from The American Heritage® Dictionary of the English Language, 4th Edition
- adj. Being such that defense or maintenance is impossible: an untenable position.
- adj. Being such that occupation or habitation is impossible: untenable quarters.
from Wiktionary, Creative Commons Attribution/Share-Alike License
- adj. Not able to be held, as of an opinion or position; unholdable, indefensible.
from The Century Dictionary and Cyclopedia
- Not tenable; that cannot be held in possession: as, an untenable post or fort. That cannot be maintained by argument; not defensible: as, an untenable doctrine.
from WordNet 3.0 Copyright 2006 by Princeton University. All rights reserved.
- adj. (of theories etc) incapable of being defended or justified
Moosa, on Wednesday to intervene in what it called the untenable situation of South Africa's conservation sector.
His plan to offer up the goddess Freia to the giants who built Valhalla is untenable from the start, as it would mean forcing the Gods to give up their eternal youth (her golden apples do a lot more than just keep the doctor away -- and remember, there was no Botox in 19th century Germany).
There are many innocent victims but also many many people that put themselves in untenable positions with purchases that they could barely afford and too little savings to weather a storm.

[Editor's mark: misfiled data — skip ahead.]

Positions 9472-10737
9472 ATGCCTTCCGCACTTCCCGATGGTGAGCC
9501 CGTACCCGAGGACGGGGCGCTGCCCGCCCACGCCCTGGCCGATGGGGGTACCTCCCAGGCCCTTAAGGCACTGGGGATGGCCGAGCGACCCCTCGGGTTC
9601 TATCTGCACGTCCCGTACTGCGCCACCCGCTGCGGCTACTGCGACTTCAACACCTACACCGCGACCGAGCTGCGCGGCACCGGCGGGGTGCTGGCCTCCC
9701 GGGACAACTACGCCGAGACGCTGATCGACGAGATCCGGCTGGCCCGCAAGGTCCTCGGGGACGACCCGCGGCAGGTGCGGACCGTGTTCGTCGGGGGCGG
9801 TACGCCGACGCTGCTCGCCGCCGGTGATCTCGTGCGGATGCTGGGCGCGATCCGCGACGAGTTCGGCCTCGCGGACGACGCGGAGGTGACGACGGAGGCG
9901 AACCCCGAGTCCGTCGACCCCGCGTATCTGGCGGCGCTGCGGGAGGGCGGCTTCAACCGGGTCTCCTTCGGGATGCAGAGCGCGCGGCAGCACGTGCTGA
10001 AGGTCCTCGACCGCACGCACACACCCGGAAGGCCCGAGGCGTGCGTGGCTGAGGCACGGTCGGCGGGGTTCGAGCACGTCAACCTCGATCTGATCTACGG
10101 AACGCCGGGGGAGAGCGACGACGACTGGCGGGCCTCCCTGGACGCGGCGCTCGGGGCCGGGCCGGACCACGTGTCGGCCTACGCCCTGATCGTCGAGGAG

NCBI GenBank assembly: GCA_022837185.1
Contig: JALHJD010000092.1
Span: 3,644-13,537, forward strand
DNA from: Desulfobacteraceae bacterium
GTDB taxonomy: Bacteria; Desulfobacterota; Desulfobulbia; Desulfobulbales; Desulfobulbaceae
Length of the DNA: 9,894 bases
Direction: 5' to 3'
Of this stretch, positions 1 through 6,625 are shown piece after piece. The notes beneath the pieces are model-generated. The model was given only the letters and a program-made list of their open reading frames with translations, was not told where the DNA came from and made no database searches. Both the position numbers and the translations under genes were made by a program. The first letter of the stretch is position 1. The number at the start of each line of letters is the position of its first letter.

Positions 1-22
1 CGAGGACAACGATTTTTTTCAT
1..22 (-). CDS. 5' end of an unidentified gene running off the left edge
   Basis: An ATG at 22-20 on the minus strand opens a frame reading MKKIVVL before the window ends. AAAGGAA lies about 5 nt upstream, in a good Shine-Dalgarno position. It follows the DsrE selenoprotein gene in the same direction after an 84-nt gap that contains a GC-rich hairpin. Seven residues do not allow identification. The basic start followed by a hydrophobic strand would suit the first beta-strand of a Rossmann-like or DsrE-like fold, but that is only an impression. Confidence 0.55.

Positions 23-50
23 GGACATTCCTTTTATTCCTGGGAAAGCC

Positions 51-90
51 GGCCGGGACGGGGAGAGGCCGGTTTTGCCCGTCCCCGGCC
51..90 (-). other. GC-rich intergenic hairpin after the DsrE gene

Mostly all the European countries tried and find themselves in untenable positions.
He must be at liberty to assume disguises, to balance precariously in untenable positions, to sacrifice the letter of the truth to the spirit of it.
The 29-year-old has claimed his position in the England squad is "untenable" - a decision related to the alleged affair between his former Chelsea team-mate John Terry and Vanessa Perroncel, the mother of his young son.
At a farmers 'regional congress at George, WCAU chairman Chris du Toit described as untenable and draconian proposals allowing farmworkers to strike while receiving all the benefits of life on farms, and trade unions access to farmers' financial statements.
Croghan remarked, as we listened to the uproar, "Fort Stephenson can hardly be called untenable against heavy artillery."
His departure - after he said his position was "untenable" - followed those of Canon Chancellor of St Paul's Giles Fraser and part-time chaplain Fraser Dyer.
For it is evident that the principle which silly and ignorant fanatics have called untenable is essential to the institution of property, and that, if you take away that principle, you will produce evils resembling those which would be produced by a general confiscation.